Islamic Legal Canons as Memes

By Intisar Rabb This essay is part of the Islamic Law Blog’s Roundtable on Islamic Legal History & Historiography, edited by Intisar Rabb (Editor-in-Chief) and Mariam Sheibani (Lead Blog Editor), and introduced with a list of further readings in a short post, also by Intisar Rabb: “Methods and Meaning in Islamic Law: Introduction." Introduction* We’ve all … Continue reading Islamic Legal Canons as Memes

Weekend Scholarship Roundup

In "Civil Law Principles in Fiqh of Islamic Law" (Tematics Journal of Law 14, no. 12 (December 2020)), Ayub Mukhammadiev (The Military-Technical Institute of the National Guard of the Republic of Uzbekistan) provides a brief overview of some general principles of Islamic law. In "Re-Assessing the Evidentiary Threshold for Zinā’ in Islamic Criminal Law: A … Continue reading Weekend Scholarship Roundup

The continuum approach: Multiple legal solutions to run a diverse empire

By Petra Sijpesteijn (Leiden University) This essay is part of the Islamic Law Blog’s Roundtable on Islamic Legal History & Historiography, edited by Intisar Rabb (Editor-in-Chief) and Mariam Sheibani (Lead Blog Editor), and introduced with a list of further readings in the short post by Intisar Rabb: “Methods and Meaning in Islamic Law: Introduction." Two … Continue reading The continuum approach: Multiple legal solutions to run a diverse empire

Weekend Scholarship Roundup

In "Research on Islamic corporate social responsibility and Islamic bank disclosures" (Journal of Sustainable Finance & Investment, 2021) Ardi Gunardi (Universitas Pasundan) and colleagues examine the corporate social responsibility disclosures made in the Islamic banking and finance sector, with a focus on board structure, ownership structure, CEO power, and what they term "shariah governance." Challenging … Continue reading Weekend Scholarship Roundup

Islamic Law from the Internal Point of View

By Haider A. Hamoudi (University of Pittsburgh) This essay is part of the Islamic Law Blog’s Roundtable on Islamic Legal History & Historiography, edited by Intisar Rabb (Editor-in-Chief) and Mariam Sheibani (Lead Blog Editor), and introduced with a list of further readings in the short post by Intisar Rabb: “Methods and Meaning in Islamic Law: … Continue reading Islamic Law from the Internal Point of View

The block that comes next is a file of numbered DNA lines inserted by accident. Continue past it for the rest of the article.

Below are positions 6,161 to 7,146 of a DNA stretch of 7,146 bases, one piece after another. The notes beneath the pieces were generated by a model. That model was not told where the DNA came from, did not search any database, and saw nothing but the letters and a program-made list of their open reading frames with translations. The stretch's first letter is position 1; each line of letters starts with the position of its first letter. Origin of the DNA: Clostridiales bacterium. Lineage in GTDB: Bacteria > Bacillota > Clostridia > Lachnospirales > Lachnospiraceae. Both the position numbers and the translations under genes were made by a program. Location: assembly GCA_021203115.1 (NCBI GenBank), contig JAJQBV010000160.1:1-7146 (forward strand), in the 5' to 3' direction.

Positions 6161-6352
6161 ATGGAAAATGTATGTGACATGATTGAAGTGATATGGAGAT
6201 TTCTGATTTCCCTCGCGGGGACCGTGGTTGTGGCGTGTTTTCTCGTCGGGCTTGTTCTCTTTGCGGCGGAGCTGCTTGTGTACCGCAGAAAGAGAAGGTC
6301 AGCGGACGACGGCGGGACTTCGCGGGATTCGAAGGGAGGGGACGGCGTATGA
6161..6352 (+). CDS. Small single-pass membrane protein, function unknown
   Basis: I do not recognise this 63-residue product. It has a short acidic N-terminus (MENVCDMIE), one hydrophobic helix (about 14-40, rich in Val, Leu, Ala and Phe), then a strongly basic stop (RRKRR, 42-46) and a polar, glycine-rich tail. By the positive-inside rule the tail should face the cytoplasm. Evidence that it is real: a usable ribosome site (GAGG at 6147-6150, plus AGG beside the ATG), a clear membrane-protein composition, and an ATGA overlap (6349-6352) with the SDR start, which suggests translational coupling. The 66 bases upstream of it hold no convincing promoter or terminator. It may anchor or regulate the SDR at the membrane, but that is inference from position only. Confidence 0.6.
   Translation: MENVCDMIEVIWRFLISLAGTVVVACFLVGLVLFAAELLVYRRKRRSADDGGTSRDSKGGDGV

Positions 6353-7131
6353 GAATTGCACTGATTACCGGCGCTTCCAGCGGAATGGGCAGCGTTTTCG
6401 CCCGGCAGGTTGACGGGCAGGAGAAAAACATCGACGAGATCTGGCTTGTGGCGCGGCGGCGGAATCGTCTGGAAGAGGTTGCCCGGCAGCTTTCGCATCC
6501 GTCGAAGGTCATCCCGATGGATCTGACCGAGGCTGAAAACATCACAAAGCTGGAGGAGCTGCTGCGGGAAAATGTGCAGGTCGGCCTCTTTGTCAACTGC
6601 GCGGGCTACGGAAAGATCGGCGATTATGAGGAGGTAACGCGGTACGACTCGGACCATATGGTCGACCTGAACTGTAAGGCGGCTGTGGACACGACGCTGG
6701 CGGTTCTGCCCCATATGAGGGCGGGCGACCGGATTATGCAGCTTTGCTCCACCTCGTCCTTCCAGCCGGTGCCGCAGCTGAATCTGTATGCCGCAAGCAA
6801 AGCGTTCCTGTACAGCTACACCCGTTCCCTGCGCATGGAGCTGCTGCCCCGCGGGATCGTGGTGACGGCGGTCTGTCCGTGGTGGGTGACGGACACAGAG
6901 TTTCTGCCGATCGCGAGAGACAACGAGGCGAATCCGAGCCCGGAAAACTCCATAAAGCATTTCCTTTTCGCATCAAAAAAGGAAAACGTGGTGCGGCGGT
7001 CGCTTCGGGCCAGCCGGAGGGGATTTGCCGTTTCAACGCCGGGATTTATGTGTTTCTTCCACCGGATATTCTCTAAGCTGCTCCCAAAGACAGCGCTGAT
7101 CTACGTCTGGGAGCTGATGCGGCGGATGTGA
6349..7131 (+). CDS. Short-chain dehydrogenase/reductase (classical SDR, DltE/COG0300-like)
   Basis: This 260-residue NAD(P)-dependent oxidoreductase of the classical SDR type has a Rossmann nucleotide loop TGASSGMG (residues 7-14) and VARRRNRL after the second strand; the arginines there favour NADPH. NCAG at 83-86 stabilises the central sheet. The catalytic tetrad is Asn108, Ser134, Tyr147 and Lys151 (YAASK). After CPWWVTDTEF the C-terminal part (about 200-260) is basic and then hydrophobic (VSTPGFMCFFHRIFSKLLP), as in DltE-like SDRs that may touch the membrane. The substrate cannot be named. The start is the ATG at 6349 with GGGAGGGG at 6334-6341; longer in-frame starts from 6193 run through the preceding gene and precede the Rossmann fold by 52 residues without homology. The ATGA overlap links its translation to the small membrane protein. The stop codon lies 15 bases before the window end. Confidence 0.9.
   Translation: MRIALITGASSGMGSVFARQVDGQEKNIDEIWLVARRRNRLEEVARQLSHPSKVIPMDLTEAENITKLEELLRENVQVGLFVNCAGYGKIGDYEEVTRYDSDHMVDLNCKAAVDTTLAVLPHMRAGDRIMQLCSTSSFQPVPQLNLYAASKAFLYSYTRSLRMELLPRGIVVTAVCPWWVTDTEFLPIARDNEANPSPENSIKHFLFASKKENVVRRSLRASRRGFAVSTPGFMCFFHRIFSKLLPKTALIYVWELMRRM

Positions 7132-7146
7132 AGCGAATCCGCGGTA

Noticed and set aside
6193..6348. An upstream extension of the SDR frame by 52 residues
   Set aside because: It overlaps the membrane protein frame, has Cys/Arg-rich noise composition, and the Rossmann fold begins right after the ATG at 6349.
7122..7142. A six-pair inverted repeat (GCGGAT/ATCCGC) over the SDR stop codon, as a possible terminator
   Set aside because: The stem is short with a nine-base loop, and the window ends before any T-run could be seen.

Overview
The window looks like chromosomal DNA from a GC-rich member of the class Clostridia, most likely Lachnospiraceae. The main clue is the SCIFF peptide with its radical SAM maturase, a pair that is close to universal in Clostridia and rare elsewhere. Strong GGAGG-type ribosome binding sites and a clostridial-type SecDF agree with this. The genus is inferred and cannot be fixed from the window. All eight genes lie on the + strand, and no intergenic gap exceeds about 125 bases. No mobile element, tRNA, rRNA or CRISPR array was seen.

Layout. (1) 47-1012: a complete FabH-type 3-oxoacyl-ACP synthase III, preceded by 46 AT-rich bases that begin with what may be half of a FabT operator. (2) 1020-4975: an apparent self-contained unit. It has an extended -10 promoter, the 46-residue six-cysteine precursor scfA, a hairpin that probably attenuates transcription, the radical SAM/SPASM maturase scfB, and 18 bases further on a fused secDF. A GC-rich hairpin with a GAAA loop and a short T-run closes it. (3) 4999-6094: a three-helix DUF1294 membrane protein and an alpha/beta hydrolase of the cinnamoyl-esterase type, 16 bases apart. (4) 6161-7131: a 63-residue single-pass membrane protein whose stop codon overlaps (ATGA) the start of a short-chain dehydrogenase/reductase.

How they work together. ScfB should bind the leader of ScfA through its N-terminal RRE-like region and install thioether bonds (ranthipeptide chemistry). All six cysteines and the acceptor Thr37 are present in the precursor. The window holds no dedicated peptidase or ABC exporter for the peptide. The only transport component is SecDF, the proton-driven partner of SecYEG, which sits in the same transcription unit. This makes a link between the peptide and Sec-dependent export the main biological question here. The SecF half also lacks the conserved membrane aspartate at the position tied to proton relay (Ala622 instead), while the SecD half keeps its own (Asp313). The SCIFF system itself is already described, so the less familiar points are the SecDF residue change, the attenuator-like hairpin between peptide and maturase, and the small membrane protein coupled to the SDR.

Islamic law and the documentary record before 1500: Unsolved problems and untried solutions

By Marina Rustow (Princeton University) This essay is part of the Islamic Law Blog’s Roundtable on Islamic Legal History & Historiography, edited by Intisar Rabb (Editor-in-Chief) and Mariam Sheibani (Lead Blog Editor), and introduced with a list of further readings in the short post by Intisar Rabb: “Methods and Meaning in Islamic Law: Introduction." Although … Continue reading Islamic law and the documentary record before 1500: Unsolved problems and untried solutions

Pluralistic Methodologies in Islamic Legal Historiography

By Metin M. Coşgel (University of Connecticut) & Boğaç A. Ergene (University of Vermont) This essay is part of the Islamic Law Blog’s Roundtable on Islamic Legal History & Historiography, edited by Intisar Rabb (Editor-in-Chief) and Mariam Sheibani (Lead Blog Editor), and introduced with a list of further readings in the short post by Intisar … Continue reading Pluralistic Methodologies in Islamic Legal Historiography

What Is Islamic Law? How Should We Study It?

By Joseph Lowry (University of Pennsylvania) This essay is part of the Islamic Law Blog’s Roundtable on Islamic Legal History & Historiography, edited by Intisar Rabb (Editor-in-Chief) and Mariam Sheibani (Lead Blog Editor), and introduced with a list of further readings in the short post by Intisar Rabb: “Methods and Meaning in Islamic Law: Introduction." I … Continue reading What Is Islamic Law? How Should We Study It?

Future Avenues in the Study of Islamic Law

By Najam Haider (Barnard College) This essay is part of the Islamic Law Blog’s Roundtable on Islamic Legal History & Historiography, edited by Intisar Rabb (Editor-in-Chief) and Mariam Sheibani (Lead Blog Editor), and introduced with a list of further readings in the short post by Intisar Rabb: “Methods and Meaning in Islamic Law: Introduction." I should … Continue reading Future Avenues in the Study of Islamic Law

Action Verbs and the Logic of Egyptian Ottoman Court Decisions

By Omar Farahat This is the second of two posts that discuss sixteenth-century Egyptian Ottoman court records. In the first post, I offered translations of three decisions and briefly explained their context. In this post, I provide some reflections on the structure of those records and its implications. The structure of a court judgment typically … Continue reading Action Verbs and the Logic of Egyptian Ottoman Court Decisions